Food and feed companies are working towards a more transparent soy trade to stop deforestation.
Large food companies and retail companies from the United States and Europe want a stop on the trade in soy from deforested areas. They have sent a letter to the major soy traders.
Among those who signed the letter are companies such as retailers Tesco and Walmart and food groups Unilever and McDonalds, news agency Reuters reports. The companies have urged soy traders to stop trading soy from Brazil’s Cerrado, a savanna area that is mined for soy cultivation. Dealers contacted are Archer Daniels Midland (ADM), Bunge, Louis Dreyfus Company (LDC), Cargill, Cofco International and Glencore. In November, companies were asked to stop sourcing soybeans, directly or indirectly, from cultivated areas in the Cerrado after 2020.
In a statement, those who wrote the letter now announce that none of the companies have agreed to implement the measures. According to Reuters, Anne Turrell, head of sustainability at Tesco, is calling on traders to comply with their own commitments and put in place a system to set an end date for deforestation and exploitation.
The feed industry, too, is moving towards more transparent and sustainable soy trade. This week, Nutreco announced the launch of its soy sourcing policy, aiming to simplify complex certification schemes for its procurement teams in Skretting and Trouw Nutrition, and to facilitate the complete removal of deforestation from its supply chain by 2025. Annually, Nutreco buys around 1.5 million tonnes of soy ingredients and 80,000 tonnes of palm oil products, a company states.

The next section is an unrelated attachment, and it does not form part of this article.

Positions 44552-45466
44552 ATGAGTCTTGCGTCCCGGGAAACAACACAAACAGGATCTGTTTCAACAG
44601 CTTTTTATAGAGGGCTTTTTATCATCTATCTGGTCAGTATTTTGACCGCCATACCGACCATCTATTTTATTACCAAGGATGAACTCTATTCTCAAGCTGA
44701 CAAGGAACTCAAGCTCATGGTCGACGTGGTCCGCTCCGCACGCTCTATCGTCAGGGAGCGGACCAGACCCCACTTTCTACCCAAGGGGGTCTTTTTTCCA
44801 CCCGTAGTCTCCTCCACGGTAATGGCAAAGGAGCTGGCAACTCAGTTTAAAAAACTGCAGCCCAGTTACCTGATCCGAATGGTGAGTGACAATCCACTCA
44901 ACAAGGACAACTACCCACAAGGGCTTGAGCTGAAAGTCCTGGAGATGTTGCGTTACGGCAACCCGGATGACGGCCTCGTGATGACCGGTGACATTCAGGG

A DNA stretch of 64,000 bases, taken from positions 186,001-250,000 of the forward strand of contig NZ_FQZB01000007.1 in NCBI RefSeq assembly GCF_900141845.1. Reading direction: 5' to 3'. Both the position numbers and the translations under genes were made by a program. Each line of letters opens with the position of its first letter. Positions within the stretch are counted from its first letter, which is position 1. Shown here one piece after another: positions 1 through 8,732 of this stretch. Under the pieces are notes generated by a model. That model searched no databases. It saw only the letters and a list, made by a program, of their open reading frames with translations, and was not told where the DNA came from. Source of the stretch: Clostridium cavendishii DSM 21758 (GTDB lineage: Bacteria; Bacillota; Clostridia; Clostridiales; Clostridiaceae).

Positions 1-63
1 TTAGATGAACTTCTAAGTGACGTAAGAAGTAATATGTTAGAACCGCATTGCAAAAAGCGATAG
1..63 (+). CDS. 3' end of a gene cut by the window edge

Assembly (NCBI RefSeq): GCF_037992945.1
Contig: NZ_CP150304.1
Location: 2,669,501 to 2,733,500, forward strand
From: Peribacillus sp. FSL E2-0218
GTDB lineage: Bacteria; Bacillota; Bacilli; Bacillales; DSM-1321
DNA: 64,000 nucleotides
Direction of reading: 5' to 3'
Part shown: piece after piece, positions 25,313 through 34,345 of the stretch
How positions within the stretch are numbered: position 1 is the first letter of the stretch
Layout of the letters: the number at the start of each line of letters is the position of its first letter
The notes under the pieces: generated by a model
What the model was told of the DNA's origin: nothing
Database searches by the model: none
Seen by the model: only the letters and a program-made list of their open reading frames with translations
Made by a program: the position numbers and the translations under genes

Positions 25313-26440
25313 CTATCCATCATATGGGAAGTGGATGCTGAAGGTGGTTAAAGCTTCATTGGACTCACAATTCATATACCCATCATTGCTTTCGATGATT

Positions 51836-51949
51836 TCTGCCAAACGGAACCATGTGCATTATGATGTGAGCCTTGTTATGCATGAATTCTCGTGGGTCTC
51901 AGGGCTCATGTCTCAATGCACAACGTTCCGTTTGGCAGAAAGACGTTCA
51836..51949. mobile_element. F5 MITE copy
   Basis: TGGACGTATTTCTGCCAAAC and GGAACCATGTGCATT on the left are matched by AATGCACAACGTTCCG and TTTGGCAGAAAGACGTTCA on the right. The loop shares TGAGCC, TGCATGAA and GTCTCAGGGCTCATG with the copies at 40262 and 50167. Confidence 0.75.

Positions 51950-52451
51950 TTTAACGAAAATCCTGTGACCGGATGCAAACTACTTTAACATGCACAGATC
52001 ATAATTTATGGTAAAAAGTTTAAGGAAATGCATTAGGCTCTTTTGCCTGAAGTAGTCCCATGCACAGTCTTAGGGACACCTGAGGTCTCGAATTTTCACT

“Certification schemes and standards are numerous, and provide a variety of deforestation assurances. These assurances vary per certification and are continuously evolving to reflect increased knowledge and ambition levels.”
To address the challenge of ensuring compliance with certifications, Nutreco procurement teams have launched a transparent policy, highlighting soy-producing regions on low and high risk of deforestation, and outlining the procurement requirements in areas of higher risk.
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